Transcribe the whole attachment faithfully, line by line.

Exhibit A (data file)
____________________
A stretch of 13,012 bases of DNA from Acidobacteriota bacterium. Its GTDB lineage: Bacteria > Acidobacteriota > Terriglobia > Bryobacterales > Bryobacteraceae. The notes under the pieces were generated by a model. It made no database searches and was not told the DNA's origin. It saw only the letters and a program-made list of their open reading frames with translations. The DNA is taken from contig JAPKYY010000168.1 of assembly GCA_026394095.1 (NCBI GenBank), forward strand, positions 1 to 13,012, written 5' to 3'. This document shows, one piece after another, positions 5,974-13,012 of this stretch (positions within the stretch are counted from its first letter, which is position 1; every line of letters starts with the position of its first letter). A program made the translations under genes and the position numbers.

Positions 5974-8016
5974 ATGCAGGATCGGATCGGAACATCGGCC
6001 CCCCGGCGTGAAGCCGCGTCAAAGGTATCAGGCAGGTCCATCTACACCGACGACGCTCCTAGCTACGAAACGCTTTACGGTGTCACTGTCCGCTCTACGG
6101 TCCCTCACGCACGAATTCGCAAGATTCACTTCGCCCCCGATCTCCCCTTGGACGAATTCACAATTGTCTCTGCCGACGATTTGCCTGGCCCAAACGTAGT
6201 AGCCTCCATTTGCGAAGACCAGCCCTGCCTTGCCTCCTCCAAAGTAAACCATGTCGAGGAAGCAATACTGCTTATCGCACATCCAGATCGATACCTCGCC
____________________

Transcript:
A stretch of 13,012 bases of DNA from Acidobacteriota bacterium. Its GTDB lineage: Bacteria > Acidobacteriota > Terriglobia > Bryobacterales > Bryobacteraceae. The notes under the pieces were generated by a model. It made no database searches and was not told the DNA's origin. It saw only the letters and a program-made list of their open reading frames with translations. The DNA is taken from contig JAPKYY010000168.1 of assembly GCA_026394095.1 (NCBI GenBank), forward strand, positions 1 to 13,012, written 5' to 3'. This document shows, one piece after another, positions 5,974-13,012 of this stretch (positions within the stretch are counted from its first letter, which is position 1; every line of letters starts with the position of its first letter). A program made the translations under genes and the position numbers.

Positions 5974-8016
5974 ATGCAGGATCGGATCGGAACATCGGCC
6001 CCCCGGCGTGAAGCCGCGTCAAAGGTATCAGGCAGGTCCATCTACACCGACGACGCTCCTAGCTACGAAACGCTTTACGGTGTCACTGTCCGCTCTACGG
6101 TCCCTCACGCACGAATTCGCAAGATTCACTTCGCCCCCGATCTCCCCTTGGACGAATTCACAATTGTCTCTGCCGACGATTTGCCTGGCCCAAACGTAGT
6201 AGCCTCCATTTGCGAAGACCAGCCCTGCCTTGCCTCCTCCAAAGTAAACCATGTCGAGGAAGCAATACTGCTTATCGCACATCCAGATCGATACCTCGCC